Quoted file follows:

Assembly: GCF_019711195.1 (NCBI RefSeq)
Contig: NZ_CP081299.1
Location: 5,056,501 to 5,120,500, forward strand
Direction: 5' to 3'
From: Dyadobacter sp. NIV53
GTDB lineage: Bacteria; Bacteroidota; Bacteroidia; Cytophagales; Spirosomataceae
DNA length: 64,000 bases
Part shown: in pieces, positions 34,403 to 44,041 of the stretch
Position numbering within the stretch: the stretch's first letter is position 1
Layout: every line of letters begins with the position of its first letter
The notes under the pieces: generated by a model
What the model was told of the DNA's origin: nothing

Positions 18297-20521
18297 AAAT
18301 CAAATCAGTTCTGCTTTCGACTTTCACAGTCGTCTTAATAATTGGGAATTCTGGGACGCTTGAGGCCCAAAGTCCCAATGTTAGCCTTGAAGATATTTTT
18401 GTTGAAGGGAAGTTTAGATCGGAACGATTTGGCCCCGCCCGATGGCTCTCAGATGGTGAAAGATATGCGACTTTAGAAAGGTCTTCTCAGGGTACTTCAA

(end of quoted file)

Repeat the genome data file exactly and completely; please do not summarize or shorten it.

Assembly: GCF_019711195.1 (NCBI RefSeq)
Contig: NZ_CP081299.1
Location: 5,056,501 to 5,120,500, forward strand
Direction: 5' to 3'
From: Dyadobacter sp. NIV53
GTDB lineage: Bacteria; Bacteroidota; Bacteroidia; Cytophagales; Spirosomataceae
DNA length: 64,000 bases
Part shown: in pieces, positions 34,403 to 44,041 of the stretch
Position numbering within the stretch: the stretch's first letter is position 1
Layout: every line of letters begins with the position of its first letter
The notes under the pieces: generated by a model
What the model was told of the DNA's origin: nothing

Positions 18297-20521
18297 AAAT
18301 CAAATCAGTTCTGCTTTCGACTTTCACAGTCGTCTTAATAATTGGGAATTCTGGGACGCTTGAGGCCCAAAGTCCCAATGTTAGCCTTGAAGATATTTTT
18401 GTTGAAGGGAAGTTTAGATCGGAACGATTTGGCCCCGCCCGATGGCTCTCAGATGGTGAAAGATATGCGACTTTAGAAAGGTCTTCTCAGGGTACTTCAA